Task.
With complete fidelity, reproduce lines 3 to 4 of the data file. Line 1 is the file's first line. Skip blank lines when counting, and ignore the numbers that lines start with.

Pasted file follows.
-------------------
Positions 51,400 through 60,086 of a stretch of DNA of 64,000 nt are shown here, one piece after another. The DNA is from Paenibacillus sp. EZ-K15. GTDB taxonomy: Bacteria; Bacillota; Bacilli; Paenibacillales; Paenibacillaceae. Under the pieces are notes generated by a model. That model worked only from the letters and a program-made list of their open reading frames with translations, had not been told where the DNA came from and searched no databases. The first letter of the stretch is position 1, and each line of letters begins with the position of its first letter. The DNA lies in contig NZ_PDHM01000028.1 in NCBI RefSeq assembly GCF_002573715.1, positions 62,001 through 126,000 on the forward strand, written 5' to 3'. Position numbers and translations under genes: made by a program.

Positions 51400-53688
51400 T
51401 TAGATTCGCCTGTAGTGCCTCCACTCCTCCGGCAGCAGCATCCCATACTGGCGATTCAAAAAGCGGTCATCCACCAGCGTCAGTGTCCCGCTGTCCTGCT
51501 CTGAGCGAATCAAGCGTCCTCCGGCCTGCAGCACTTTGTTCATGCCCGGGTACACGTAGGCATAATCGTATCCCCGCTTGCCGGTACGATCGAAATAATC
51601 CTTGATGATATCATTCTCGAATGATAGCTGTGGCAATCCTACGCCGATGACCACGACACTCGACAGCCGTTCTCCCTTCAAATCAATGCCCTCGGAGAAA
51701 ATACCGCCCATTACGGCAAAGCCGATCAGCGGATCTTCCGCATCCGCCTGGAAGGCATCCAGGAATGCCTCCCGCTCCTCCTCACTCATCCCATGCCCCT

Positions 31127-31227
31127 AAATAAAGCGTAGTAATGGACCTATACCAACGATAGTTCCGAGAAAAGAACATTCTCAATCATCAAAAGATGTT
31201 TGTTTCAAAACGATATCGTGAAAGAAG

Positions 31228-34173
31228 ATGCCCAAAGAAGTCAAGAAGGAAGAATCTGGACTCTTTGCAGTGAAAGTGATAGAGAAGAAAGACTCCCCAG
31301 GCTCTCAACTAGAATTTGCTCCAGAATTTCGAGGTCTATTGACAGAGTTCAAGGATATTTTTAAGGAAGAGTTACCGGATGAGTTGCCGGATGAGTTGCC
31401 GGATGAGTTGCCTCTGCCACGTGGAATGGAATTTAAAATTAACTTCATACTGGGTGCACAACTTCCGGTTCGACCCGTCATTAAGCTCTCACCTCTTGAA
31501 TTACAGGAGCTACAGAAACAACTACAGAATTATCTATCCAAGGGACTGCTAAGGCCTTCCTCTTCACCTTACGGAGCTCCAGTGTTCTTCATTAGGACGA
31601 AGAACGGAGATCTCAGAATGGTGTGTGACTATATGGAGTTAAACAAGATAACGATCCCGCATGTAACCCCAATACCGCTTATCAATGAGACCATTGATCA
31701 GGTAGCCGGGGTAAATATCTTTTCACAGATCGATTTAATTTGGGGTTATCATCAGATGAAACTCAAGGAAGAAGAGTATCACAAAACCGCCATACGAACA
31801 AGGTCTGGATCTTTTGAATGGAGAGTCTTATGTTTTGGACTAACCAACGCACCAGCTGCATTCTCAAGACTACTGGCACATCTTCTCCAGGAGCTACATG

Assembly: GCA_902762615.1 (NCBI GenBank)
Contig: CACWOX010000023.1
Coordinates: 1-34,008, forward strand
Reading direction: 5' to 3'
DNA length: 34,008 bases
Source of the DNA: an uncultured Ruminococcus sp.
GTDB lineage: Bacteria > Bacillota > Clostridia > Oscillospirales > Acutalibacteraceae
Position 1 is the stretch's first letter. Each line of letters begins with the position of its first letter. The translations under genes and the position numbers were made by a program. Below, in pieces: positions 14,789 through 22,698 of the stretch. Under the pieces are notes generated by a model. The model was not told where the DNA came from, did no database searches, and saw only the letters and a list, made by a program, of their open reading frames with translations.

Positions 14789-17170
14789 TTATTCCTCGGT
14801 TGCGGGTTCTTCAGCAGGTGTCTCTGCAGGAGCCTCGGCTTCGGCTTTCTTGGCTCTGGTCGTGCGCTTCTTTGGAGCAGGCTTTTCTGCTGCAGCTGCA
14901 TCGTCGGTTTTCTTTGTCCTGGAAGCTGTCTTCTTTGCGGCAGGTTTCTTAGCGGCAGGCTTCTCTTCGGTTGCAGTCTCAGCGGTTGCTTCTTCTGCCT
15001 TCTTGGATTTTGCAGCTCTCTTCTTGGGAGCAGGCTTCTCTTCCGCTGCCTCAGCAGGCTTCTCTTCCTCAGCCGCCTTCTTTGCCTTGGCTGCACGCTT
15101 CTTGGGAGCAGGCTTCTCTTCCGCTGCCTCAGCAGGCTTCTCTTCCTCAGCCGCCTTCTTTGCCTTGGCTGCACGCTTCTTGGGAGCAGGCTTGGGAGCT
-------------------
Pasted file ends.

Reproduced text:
51400 T
51401 TAGATTCGCCTGTAGTGCCTCCACTCCTCCGGCAGCAGCATCCCATACTGGCGATTCAAAAAGCGGTCATCCACCAGCGTCAGTGTCCCGCTGTCCTGCT